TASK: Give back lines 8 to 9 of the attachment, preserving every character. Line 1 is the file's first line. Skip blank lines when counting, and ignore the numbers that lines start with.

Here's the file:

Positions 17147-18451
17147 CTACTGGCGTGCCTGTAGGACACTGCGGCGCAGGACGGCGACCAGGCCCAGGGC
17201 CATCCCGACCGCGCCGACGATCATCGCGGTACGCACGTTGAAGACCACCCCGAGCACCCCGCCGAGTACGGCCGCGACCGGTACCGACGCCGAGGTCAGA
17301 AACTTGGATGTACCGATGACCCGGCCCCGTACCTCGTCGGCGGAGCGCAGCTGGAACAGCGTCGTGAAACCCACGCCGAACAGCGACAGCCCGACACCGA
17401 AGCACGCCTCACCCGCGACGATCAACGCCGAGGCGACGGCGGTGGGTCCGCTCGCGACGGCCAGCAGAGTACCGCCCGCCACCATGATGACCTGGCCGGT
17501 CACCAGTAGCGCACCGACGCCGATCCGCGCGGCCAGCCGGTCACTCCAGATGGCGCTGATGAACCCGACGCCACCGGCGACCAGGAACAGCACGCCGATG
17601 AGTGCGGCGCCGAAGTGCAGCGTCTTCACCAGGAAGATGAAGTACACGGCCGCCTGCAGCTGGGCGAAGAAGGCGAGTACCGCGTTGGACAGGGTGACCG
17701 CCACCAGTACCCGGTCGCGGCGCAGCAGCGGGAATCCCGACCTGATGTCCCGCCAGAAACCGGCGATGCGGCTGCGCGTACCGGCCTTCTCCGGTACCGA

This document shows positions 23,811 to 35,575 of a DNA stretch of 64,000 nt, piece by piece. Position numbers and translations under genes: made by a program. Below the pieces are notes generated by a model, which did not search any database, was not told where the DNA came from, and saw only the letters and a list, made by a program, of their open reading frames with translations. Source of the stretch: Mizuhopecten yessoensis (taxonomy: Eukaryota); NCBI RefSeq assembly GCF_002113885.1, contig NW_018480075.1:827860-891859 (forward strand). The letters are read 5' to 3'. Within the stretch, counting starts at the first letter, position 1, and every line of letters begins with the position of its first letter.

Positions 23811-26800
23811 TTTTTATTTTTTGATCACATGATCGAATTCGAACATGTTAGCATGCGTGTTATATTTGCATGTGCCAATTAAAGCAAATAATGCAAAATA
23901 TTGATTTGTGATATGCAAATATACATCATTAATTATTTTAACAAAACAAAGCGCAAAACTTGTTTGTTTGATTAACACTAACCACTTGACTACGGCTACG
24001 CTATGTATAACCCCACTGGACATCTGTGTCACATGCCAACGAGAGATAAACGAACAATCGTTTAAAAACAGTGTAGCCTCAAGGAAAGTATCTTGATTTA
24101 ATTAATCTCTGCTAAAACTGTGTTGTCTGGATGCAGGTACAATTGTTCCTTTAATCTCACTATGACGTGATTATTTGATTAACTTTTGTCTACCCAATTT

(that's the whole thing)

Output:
17701 CCACCAGTACCCGGTCGCGGCGCAGCAGCGGGAATCCCGACCTGATGTCCCGCCAGAAACCGGCGATGCGGCTGCGCGTACCGGCCTTCTCCGGTACCGA

This document shows positions 23,811 to 35,575 of a DNA stretch of 64,000 nt, piece by piece. Position numbers and translations under genes: made by a program. Below the pieces are notes generated by a model, which did not search any database, was not told where the DNA came from, and saw only the letters and a list, made by a program, of their open reading frames with translations. Source of the stretch: Mizuhopecten yessoensis (taxonomy: Eukaryota); NCBI RefSeq assembly GCF_002113885.1, contig NW_018480075.1:827860-891859 (forward strand). The letters are read 5' to 3'. Within the stretch, counting starts at the first letter, position 1, and every line of letters begins with the position of its first letter.